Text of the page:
In the second chapter of Casual Revolution, the characteristics of a causal versus a hardcore game are discussed. Eric Zimmerman offers this explanation of the difference: “As a producer of culture, I like to think that my audience can have a deep and dedicated and meaningful relationship with the works that I produce. And the notion of a casual game implies a light and less meaningful relationship to the work.” I think this is a perfect way to describe causal versus hardcore games. Hardcore games require more investment (in time and emotional involvement), so players develop a deeper relationship with the game. Casual games are not as demanding of the player, so the relationship is not nearly as developed.
Later in the chapter, however, hardcore games are defined as being difficult, time-consuming, and emotionally negative. Casual games are defined as positive and easy. Wait, what? Now there’s not just a division between games, it’s turned into.. elitist gamer versus noob. Noobs play happy, easy, casual games– and elitist play the good games. I have a hard time accepting Zimmerman’s way of dividing games. I can see what he describes as hardcore games being a category, and causal games being another category, but amongst other categories. Not just hardcore and casual.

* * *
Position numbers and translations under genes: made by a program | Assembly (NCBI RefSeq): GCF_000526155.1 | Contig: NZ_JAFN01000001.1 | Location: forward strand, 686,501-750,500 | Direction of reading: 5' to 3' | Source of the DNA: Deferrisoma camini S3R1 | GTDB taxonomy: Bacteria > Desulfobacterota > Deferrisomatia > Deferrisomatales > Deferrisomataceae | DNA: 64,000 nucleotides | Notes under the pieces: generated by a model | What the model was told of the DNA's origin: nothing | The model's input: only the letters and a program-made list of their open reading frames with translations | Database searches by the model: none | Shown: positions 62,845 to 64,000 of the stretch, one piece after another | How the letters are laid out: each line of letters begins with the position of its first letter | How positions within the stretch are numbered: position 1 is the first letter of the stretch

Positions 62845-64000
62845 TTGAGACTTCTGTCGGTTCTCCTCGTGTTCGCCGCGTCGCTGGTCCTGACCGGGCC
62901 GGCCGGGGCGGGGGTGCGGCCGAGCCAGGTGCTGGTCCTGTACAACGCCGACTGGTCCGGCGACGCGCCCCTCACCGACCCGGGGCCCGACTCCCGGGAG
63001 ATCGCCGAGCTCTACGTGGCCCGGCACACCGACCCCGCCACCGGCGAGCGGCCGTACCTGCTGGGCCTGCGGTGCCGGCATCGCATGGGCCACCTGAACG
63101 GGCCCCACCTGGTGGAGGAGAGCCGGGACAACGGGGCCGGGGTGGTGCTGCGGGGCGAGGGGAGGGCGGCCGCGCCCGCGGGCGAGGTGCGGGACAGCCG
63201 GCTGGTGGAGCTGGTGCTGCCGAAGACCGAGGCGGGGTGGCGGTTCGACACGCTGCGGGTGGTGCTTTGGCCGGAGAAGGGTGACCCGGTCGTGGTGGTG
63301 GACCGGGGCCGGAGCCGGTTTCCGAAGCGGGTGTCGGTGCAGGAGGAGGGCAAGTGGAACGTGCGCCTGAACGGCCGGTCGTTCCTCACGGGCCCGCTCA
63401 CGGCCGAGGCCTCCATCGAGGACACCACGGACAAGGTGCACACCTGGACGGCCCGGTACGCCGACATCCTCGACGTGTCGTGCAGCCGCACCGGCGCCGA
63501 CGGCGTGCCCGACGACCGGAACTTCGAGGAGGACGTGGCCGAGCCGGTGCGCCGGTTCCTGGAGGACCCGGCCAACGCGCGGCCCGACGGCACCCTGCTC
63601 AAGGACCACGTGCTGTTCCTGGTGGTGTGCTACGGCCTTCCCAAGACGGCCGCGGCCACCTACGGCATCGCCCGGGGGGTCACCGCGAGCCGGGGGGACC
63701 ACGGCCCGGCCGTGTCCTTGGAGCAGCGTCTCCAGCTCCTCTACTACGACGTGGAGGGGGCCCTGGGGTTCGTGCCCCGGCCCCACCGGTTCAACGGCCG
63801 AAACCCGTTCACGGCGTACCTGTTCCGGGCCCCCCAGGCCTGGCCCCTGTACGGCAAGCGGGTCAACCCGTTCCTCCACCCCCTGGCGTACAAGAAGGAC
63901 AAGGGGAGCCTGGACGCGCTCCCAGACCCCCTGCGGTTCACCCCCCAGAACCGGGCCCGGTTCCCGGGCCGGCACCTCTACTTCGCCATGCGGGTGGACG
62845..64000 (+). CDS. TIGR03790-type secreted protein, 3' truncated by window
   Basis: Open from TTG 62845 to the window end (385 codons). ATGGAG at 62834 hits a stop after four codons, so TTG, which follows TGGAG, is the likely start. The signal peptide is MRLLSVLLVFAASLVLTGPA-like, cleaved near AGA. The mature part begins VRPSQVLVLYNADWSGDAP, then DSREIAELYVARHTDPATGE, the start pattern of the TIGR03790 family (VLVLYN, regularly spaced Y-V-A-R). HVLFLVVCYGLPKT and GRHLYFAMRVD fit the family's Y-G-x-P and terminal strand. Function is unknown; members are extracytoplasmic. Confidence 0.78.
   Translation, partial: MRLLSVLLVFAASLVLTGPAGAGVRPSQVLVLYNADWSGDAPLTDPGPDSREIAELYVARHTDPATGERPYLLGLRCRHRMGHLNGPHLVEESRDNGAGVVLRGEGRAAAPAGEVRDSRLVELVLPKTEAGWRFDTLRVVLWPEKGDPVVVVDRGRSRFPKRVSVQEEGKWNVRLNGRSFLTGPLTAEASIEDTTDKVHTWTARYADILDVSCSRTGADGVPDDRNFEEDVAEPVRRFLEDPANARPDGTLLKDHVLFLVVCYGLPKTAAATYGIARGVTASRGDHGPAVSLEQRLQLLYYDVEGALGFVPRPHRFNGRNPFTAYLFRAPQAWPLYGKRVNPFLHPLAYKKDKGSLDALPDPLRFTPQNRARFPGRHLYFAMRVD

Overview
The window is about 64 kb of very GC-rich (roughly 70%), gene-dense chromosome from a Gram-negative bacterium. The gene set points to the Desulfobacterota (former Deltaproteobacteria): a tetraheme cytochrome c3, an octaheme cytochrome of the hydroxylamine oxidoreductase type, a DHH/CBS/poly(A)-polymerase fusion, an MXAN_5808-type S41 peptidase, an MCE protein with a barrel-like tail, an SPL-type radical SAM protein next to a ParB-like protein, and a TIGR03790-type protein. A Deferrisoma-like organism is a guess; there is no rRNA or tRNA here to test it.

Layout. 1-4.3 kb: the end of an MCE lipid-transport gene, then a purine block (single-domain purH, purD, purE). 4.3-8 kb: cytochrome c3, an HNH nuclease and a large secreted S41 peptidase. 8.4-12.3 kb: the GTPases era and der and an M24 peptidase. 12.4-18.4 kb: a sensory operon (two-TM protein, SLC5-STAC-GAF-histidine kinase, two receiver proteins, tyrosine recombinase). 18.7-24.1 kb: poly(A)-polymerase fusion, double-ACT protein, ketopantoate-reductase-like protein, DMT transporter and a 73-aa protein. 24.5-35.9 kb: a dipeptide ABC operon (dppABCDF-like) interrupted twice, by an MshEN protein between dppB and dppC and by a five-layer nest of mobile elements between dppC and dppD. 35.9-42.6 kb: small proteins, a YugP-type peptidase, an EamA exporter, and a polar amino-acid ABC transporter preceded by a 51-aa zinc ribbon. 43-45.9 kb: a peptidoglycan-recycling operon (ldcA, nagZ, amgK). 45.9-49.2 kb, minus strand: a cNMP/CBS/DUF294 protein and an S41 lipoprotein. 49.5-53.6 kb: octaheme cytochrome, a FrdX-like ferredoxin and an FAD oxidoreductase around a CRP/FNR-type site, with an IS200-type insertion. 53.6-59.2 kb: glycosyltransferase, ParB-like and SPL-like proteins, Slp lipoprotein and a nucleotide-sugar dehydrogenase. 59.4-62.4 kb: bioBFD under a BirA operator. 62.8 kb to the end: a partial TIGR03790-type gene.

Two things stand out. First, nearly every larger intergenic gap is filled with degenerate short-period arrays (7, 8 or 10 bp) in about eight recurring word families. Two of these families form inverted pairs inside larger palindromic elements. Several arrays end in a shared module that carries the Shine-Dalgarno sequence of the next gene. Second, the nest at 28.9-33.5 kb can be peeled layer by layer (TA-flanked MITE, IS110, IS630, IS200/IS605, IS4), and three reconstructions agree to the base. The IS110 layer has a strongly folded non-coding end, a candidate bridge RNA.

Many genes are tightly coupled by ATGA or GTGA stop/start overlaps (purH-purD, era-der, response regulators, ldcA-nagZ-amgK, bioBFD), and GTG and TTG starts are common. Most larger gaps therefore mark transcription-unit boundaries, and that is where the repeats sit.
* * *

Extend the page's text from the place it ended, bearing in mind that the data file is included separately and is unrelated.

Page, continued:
Games that aren’t dark and heavy aren’t always easy. What about rhythm games? What about puzzle games? What about RPGs? What about adventure games? Yes, these categories tend to be easy– but it’s unfair to say that just because they’re not shoot-em-up games, they’re easy. Overall, I see Zimmerman as dividing games this way: what he personally finds to be a “good” game, and then everything else. This chapter is elitist. He needs to expand his horizons and keep an open mind to different types of games.